DIY Waterdrop Solar Garden Lights will bring some magic to your garden and look incredible when the sun goes down!
Are you looking for the perfect addition to your garden?
Something that will really make a statement and stand out from the crowd?
Then you’re going to want to make some of these DIY waterdrop solar lights!
Good! I’ll show you how!
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A Different Kind of Solar Garden Light…
You’d be surprised to learn how easy and quick it was to make these beautiful waterdrop solar lights. But before going into the tutorial, let me tell you how this little project started. Early one Saturday morning, I went to our basement, and as usual, I started going through my never-ending stash of junk and useless stuff. But this time, my purpose was to gather some of that junk we would never use and take it to Put & Take – for the first time ever!
I know, right? That doesn’t sound like me at all! Greg’s jaw hit the floor when he discovered what I was up too, LOL!
I say “useless” because they never worked for us. Every time I tried them with a house plant, the plant would die, while these little buggers sat there, stuck in the dirt and full of water. [In their defense, she kills every house plant she tries to care for 🙂 -Greg]
They were a constant reminder of wasted money, and they really deserved to be left at Put & Take! Greg was delighted seeing me there gathering stuff for Put & Take. After all, I never get rid of anything ever 😉 [Ever. Ever. Ever -Greg] But a few minutes later, my babes brought me a cup of coffee. Believe it or not, with the first few sips of that heavenly brew, my worldview changed, and not only did I stop what I was doing, but I also asked Greg to take to me to Home Depot to buy two hose bibs. hahahaha :-D. Can you picture the look on Greg’s face right at that moment? Oh yes…it was priceless!! LOL. [We were this close to actually throwing something away! Curses! Drat! Foiled again! -Greg]
Once we were back from Home Depot, I gathered all the supplies for this project.
DIY Waterdrop Solar Lights
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DIY Waterdrop Solar Lights Tutorial
I started by screwing the 1/2 inch 90 degree elbow onto the 1/2 inch black pipe nipple.
Now it was time for the most tedious part of the project: filling the watering globe with string lights. But even that didn’t take longer than 10 minutes. 😉 I know, right? I wasn’t lying when I said it was a really easy and quick project! Considering how beautiful it turns out in the end, that little time spent on these lights was totally worth it 🙂
Once I filled the watering globe with a good amount of lights, I started coiling the rest of the lights around a very thin dowel. You see, the string lights I had were 33 ft long and had 100 LED lights – meaning that only every 4 inches there was a LED light. So to place enough lights also in the neck of the watering globe, I had to shorten that 4 inches. And the easiest way to do that was coiling the lights 😉
After seeing that everything was functioning as they should be, I moved on to the next step.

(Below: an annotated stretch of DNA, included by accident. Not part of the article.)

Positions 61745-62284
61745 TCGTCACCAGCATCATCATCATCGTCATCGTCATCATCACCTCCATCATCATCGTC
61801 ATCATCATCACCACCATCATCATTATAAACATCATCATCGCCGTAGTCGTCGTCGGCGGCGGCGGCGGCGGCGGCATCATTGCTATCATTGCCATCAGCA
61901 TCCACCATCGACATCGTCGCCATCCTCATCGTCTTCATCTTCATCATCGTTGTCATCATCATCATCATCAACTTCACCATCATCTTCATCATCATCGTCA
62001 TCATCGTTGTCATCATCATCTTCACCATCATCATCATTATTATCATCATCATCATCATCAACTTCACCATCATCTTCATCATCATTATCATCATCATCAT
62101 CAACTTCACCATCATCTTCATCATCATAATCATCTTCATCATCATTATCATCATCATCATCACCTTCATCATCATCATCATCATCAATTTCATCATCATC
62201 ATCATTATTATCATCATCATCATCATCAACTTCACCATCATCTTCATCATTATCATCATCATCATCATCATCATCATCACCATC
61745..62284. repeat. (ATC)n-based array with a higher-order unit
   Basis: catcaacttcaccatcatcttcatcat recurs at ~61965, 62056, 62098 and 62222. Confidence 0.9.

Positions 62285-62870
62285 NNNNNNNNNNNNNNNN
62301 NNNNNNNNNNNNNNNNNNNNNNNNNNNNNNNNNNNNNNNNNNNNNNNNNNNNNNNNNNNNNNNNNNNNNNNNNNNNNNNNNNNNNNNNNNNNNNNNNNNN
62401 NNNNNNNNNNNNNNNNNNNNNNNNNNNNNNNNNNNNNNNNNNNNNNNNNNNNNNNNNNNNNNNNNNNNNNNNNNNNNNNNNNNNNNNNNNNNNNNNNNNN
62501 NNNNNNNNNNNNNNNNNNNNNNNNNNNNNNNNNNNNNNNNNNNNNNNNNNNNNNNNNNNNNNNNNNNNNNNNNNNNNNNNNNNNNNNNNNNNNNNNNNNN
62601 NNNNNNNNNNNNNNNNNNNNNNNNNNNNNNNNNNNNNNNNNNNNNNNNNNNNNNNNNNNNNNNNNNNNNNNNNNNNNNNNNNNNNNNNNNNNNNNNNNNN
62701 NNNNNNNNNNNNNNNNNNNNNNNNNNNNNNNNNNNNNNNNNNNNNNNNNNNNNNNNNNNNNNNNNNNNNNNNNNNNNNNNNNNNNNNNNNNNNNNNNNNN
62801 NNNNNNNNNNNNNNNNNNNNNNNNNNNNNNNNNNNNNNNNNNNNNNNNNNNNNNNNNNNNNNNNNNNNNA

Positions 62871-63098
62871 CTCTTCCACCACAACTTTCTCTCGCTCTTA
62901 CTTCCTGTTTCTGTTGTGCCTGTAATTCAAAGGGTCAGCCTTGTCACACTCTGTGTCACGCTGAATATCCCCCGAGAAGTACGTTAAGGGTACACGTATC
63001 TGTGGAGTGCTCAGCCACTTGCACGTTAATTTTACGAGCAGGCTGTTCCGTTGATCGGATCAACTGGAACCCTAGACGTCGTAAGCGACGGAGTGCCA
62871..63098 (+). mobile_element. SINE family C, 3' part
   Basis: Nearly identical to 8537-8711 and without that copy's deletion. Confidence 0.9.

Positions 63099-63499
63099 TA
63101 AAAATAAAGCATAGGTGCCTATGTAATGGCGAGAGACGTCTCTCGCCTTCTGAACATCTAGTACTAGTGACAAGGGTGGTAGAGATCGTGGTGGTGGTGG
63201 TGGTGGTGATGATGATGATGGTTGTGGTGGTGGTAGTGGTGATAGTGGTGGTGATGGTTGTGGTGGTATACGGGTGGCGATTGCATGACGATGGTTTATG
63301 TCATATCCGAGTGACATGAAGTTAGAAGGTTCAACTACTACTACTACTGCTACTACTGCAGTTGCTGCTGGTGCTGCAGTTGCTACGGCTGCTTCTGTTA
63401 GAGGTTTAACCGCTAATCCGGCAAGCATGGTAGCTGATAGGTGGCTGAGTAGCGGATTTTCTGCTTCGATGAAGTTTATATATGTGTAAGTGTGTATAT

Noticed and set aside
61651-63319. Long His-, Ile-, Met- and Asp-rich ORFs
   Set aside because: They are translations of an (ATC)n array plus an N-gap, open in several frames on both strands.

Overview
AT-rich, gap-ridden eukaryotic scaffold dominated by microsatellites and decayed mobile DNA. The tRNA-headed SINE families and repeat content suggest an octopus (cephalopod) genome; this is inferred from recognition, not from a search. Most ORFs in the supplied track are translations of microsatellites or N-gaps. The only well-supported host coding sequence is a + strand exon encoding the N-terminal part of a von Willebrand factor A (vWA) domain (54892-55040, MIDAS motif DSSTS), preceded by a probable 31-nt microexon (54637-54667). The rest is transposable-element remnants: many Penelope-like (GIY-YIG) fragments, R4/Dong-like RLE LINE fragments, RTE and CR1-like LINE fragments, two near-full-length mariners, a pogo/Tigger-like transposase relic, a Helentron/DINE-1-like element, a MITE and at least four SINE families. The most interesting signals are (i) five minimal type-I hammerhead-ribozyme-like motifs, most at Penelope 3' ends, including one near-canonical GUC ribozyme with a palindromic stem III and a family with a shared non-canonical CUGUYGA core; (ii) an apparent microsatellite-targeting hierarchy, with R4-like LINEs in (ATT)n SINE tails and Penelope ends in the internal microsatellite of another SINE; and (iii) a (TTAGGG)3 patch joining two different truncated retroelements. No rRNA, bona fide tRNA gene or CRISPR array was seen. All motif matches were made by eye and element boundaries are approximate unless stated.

I pulled the gasket off of the bib handle and screwed the handle back into its place. Here is an important note here: before screwing the handle back in make sure you position it to “open,” otherwise it could hurt the wire of your string lights.
Next, I was going to connect the watering globe to the hose bib. Since I wasn’t sure if hot glue would hurt the copper of the string lights or not, I opted for my handy dandy apoxie sculpt. If you can’t find apoxie sculpt, Sugru or any other moldable glue could also work for this part.
I took equal small amounts from each part of the apoxie sculpt and mixed them until it was ready to be worked with.
I put the apoxie sculpt mixture around the opening of the watering globe and connected the watering globe with the hose bib. Next, I propped the whole thing until I was happy with it’s appearance and let the apoxie sculpt cure overnight in that propped position.
The next morning, I spray painted the dried apoxie sculpt with Rust-Oleum metallic antique brass spray paint.
After the paint dried, I put the entire thing together with the help of hot glue. Normally 1/2 inch black pipe sits in a tapered candle holder pretty good. But I wanted more of a snug fit, so I put a little bit of hot glue to the front side of the pipe and placed the pipe into the candle holder.
As the final step, I cut some wire and tidied the lights’ cord as seen in the pictures below. This last step is optional, but trust me, your DIY waterdrop solar lights will look much better with the cord tidied 😉
DIY Waterdrop Solar Garden Lights
Are you ready for the beauty shots? Ok then, let me warn you: I again put quite a lot of final photos! But this time it is to give you a better idea how our DIY waterdrop solar garden lights look all throughout the day & night, so yes the photos are all in different lighting 😉
This is how they look in the early evening hours (when the solar garden lights just turned on):
Then later in the evening, when it is a tad darker…
And well into the night…
I really love our DIY waterdrop solar lights, and I hope you liked them too!